Georg Friedrich Daumer 1800-1875
(text from the 1st edition, 1883 )
One of the earliest pioneers of the New Reformation in Germany, chiefly from what may be termed the religious-philosophical standpoint, and one whose useful learning was equalled only by his true conception of the significance of the religious sentiment, was born at Nürnberg, in the last year of the eighteenth century.
Of a naturally feeble constitution, unable to mix in the ordinary amusements of school-life, he found ample leisure for literature and for music, to which especially he was devoted. Much of his time, also, was given to theological, and, in particular, biblical reading, so that his mother unhesitatingly fixed upon the clerical profession as his future career. He attended the Gymnasium of his native town, at that time under the direction of Hegel, who exercised a permanent influence upon his mental development. In the eighteenth year of his age he proceeded to the University of Erlangen for the study of theology. Doubts, however, began to disturb his contentment with orthodoxy; and, more and more dissatisfied with its systems, the young student relinquished the course of life for which he had believed himself destined; and, after attending the lectures of Schelling, he went to Leipsic to apply himself wholly to philology. Having completed the usual course of study, he was appointed teacher, and afterwards Professor of Latin in the Nürnberg Gymnasium (1827). Unpleasant relations with the Rector of the schools (whose orthodoxy seems to have been less questionable than his amiability), and also, in part, his feeble health, obliged him to resign from this post,and from that time he gave himself up exclusively to literary occupations, which were, for the most part, in the domain of philosophic theology.
During his professoriate Daumer had written his Urgeschichte des Menschengeistes ("Primitive History of the Human Mind"), which was succeeded, at an interval of some years, by his Andeutungen eines Systems Speculativer Philosophie ("Imitations of a System of Speculative Philosophy"), in which he attempted to found and formulate a philosophic Theism. The unreality of the professions and trifling of those who had most reputation in the "religious" world, estranged him more and more from the prevalent interpretations of Christianity.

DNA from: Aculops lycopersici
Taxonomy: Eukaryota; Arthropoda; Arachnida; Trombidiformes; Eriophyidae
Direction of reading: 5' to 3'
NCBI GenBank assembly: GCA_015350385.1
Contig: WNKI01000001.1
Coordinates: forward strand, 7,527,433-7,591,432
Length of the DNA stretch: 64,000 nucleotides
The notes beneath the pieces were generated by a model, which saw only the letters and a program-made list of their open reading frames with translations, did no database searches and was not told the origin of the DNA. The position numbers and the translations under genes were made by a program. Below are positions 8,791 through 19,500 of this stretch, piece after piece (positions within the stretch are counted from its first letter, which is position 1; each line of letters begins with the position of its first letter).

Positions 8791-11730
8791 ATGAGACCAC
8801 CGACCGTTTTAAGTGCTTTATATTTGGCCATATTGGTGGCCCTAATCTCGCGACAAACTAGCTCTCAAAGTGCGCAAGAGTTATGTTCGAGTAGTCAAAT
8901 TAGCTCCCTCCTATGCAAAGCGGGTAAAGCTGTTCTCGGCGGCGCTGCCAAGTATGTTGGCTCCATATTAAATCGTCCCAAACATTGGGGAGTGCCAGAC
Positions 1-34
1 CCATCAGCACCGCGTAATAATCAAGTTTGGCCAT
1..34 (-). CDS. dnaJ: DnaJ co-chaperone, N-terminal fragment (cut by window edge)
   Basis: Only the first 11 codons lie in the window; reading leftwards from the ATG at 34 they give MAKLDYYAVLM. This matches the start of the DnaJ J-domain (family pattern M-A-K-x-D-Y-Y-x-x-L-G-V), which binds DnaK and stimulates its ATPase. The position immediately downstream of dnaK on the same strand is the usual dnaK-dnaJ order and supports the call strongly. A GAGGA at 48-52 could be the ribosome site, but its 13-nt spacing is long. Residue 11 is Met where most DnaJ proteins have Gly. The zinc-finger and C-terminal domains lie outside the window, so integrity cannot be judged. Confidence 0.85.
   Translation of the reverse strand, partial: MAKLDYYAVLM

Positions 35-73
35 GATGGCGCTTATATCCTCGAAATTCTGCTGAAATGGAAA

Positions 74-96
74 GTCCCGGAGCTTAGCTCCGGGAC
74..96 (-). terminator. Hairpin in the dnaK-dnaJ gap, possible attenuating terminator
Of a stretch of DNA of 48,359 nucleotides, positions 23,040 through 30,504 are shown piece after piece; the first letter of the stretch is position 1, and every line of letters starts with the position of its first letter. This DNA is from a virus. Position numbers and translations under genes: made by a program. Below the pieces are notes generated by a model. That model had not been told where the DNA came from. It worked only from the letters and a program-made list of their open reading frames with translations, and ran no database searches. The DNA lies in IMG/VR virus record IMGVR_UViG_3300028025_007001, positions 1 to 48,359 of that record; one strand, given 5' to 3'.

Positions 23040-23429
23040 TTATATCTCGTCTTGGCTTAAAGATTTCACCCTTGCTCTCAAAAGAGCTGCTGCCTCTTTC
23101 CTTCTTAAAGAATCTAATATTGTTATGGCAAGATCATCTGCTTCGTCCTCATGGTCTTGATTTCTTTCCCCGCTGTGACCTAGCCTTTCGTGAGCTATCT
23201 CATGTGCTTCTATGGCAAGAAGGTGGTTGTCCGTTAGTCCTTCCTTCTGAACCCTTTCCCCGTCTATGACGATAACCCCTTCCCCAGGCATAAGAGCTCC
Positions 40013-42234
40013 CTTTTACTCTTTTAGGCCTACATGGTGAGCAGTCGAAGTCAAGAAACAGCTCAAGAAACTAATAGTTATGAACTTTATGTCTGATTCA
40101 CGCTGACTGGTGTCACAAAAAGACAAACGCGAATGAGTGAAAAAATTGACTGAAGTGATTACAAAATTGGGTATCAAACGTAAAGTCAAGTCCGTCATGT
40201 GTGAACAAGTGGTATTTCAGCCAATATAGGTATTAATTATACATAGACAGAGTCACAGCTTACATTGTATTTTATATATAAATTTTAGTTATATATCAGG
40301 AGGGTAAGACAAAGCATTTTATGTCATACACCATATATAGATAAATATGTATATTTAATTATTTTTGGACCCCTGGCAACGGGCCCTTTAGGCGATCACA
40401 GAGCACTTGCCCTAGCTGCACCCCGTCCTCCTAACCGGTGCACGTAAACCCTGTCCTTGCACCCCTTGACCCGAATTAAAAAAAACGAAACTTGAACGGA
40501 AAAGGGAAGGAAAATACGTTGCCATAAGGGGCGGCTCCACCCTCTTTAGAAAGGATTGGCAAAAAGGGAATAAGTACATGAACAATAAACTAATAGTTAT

His Philosophie, Religion, und Alterhum appeared in 1833. Two years later his Zuge zu einer neuen Philosophie der Religion und Religins-geschichte ("Indications for a New Philosophy of Religion and History of Religion"). In 1842 was published Der Feuer-und-Moloch-Dienst der Hebräer ("The Fire and Moloch-Worship of the Hebrews"), and (1847) Die Geheimnisse des Christlichen Alterhums ("The Mysteries of Christian Antiquity"), in which he pointed out that human sacrifice, and even cannibalism, were connected with the old Baal-worship, and maintained the newer religion to be, in one important respect, not so much a purification of Judaism, as an apparently retrograde movement to the still older religionism. Besides these and other philosophic writings, Daumer published a free translation of the Persian poet Hafiz. Hafiz was followed by Mahomed und seine Werke : eine Sammlung Orientalischer Geschichte ("Mahommed and his Actions : a résumé of Oriental History") 1848; and in 1855 by Polydora : ein Weltpoetisches Liedebuch ("Polydora : A Book of Lays from the World's Poetry").
In his Anthropologismus und Kriticismus ("Anthropology and Criticism"), 1844 are many assaults upon the orthodox dietetic practices; and in Enthullungen über Kaspar Hauser ("Revelations in regard to Kaspar Hauser") he displays the noxious influences of flesh-eating upon a "wild boy of the woods," who had lived an entirely natural life in the forests, eating only wild fruits. When he had been reclaimed from the savage state, his guardians, it seems, thought that the most effectual method of "civilising" their charge was to force him to discard fruits for flesh. The result, as shown by Professor Daumer, who watched the case with the greatest interest, was not reassuring for the orthodox believers. The inveteracy of the practice of kreophagy, which blinds men to its essential barbarism, as well as its anti-ethical, anti-humanising influences, is eloquently insisted upon :-